Gov.'s proposed budget cuts less than earlier talk

By BOBBY HARRISON / Daily Journal Jackson Bureau

JACKSON – Gov. Haley Barbour proposes cutting most state agencies on average 8 percent instead of the 15 percent he talked about in October.
K-12 education would be close to current funding, while universities and community colleges would be cut about 3 percent.
The Republican governor released his budget Monday. While it includes recommendations that stir conversation, it includes far fewer controversial proposals than the one he released in November 2009.
Barbour’s proposal will be submitted to the 2011 Legislature as it works on a budget for the upcoming fiscal year, which starts July 1.
“The budget I am producing here is a balanced budget,” Barbour said during a Monday afternoon news conference.
In October, Barbour sent a letter to state agency heads asking them for recommendations on how to make cuts totaling 15 percent. At the time, some legislators said the budget situation for the upcoming fiscal year was bleak, but would not require cuts of as much as 15 percent.
But the cuts Barbour proposed are still significant because they will come on top of double-digit reductions that have occurred in recent years because of an unprecedented slowdown in state tax collections.
Those past reductions have resulted in the elimination of positions, tuition hikes and local tax increases, various legislators have said.
Barbour pointed out difficult state budget decisions had to be made because the projected revenue for the upcoming fiscal year, while finally growing, is still expected to be 7 percent below what the state collected in 2008 before the economic downturn hit.
Plus, the state is losing nearly $400 million in federal stimulus funds that plugged holes in the current budget.
He said his proposal “contains tough decisions that must be made to ensure Mississippi leads as the country slowly emerges from this recession. Real structural change is needed, and Mississippians deserves leaders willing to make bold decisions to protect the financial integrity of our state.”
Last year, to deal with the economic downturn, Barbour proposed merging school districts and consolidating universities. Those proposals did not gain any legislative traction.
While he still said he supports those proposals, they are not part of his budget for the upcoming fiscal year.
But he does propose:
n Consolidating some “back room” or administrative functions at universities, for local school districts and for government entities.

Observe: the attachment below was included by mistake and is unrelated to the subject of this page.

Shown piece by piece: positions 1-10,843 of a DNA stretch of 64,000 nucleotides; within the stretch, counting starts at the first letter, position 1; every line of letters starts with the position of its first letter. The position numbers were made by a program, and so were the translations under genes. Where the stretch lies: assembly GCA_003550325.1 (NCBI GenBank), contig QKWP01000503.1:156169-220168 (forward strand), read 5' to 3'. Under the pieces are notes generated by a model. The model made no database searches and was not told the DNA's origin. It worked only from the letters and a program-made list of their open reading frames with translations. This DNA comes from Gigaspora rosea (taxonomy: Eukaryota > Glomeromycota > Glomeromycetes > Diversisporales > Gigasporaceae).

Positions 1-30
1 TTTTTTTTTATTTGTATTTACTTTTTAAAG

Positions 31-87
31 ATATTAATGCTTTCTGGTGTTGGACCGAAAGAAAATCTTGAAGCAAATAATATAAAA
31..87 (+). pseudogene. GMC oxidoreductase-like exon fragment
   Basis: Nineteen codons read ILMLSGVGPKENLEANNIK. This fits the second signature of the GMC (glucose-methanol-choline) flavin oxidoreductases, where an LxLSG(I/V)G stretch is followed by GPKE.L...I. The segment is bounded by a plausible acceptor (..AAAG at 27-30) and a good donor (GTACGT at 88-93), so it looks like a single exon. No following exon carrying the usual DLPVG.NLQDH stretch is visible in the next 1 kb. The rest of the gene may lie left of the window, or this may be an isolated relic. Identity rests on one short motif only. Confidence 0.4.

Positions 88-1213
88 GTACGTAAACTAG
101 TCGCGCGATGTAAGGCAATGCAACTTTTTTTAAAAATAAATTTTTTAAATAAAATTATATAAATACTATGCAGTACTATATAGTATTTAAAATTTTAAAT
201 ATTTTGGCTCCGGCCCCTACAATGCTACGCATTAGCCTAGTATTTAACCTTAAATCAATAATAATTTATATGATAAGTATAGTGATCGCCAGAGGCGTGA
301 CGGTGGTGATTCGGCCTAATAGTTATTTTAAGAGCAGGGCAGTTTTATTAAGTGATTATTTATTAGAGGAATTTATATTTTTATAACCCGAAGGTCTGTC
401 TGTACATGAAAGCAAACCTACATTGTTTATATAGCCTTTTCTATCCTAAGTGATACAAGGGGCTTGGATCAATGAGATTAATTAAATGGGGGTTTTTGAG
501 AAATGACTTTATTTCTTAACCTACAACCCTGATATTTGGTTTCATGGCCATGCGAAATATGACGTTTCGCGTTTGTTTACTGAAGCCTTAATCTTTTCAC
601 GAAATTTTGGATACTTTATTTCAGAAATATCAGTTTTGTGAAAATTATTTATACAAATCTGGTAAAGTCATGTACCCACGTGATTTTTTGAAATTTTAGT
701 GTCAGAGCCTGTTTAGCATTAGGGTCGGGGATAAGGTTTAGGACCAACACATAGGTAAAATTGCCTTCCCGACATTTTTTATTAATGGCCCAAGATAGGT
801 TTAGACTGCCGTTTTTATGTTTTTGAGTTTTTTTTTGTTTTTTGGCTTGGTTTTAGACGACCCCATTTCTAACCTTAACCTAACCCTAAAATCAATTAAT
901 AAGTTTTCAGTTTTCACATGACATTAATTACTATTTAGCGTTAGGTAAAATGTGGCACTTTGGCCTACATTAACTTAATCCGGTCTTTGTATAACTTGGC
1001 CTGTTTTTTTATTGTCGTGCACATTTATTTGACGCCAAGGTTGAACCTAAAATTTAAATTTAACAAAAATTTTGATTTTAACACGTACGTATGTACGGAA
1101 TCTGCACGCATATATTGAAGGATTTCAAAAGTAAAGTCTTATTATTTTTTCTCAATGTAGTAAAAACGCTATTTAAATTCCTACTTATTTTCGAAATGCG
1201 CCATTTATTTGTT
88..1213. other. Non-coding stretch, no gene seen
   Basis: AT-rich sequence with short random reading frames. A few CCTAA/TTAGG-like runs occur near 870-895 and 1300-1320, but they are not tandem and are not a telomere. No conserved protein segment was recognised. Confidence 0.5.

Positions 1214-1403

n Requiring a portion of the university and community college funding to be based on their ability to graduate students.
n Prohibiting any state funds from being spent on community college athletics. He said that would save $3 million per year.
n Removing civil service protection for state employees.
n Saving $100 million in Medicaid funding by reducing the reimbursement level for some providers – notably hospitals and nursing homes.
Eric Clark, executive director of the Community and Junior College Board, said he has been looking at ways to develop a fair formula to award higher education entities based on performance.
As far as prohibiting Mississippi’s 15 two-year schools from spending state funds on athletics, he said it would be fair to treat community colleges the same as high schools and universities in terms of spending on athletics.
Lt. Gov. Phil Bryant said, “He has some good ideas, but we can’t agree with everything the governor brings forward … This is a good starting point.”
House Education Chair Cecil Brown, D-Jackson, said he had not had time to study Barbour’s budget but, “It is about what we expected. He has some numbers I disagree with. We will just have to work through it.”
Barbour spends $257 million of the state’s reserve funds in his proposal, but saves $185 million.
Barbour said his proposal leaves kindergarten through 12th education at level funding and cuts funding to universities and community colleges about 3 percent.
But he does not provide the funds needed to give teachers a bump in pay, as state law mandates, for their additional year of experience. And he takes for the upcoming school year $65 million of the $98 million provided to local school districts by Congress.
State Sen. Hob Bryan, D-Amory, said it was “short-changing” the districts to take money provided to them by Congress for the current year and appropriate it for the upcoming budget year.

Contact Bobby Harrison at (601) 353-3119 or bobby.harrison@djournal.com.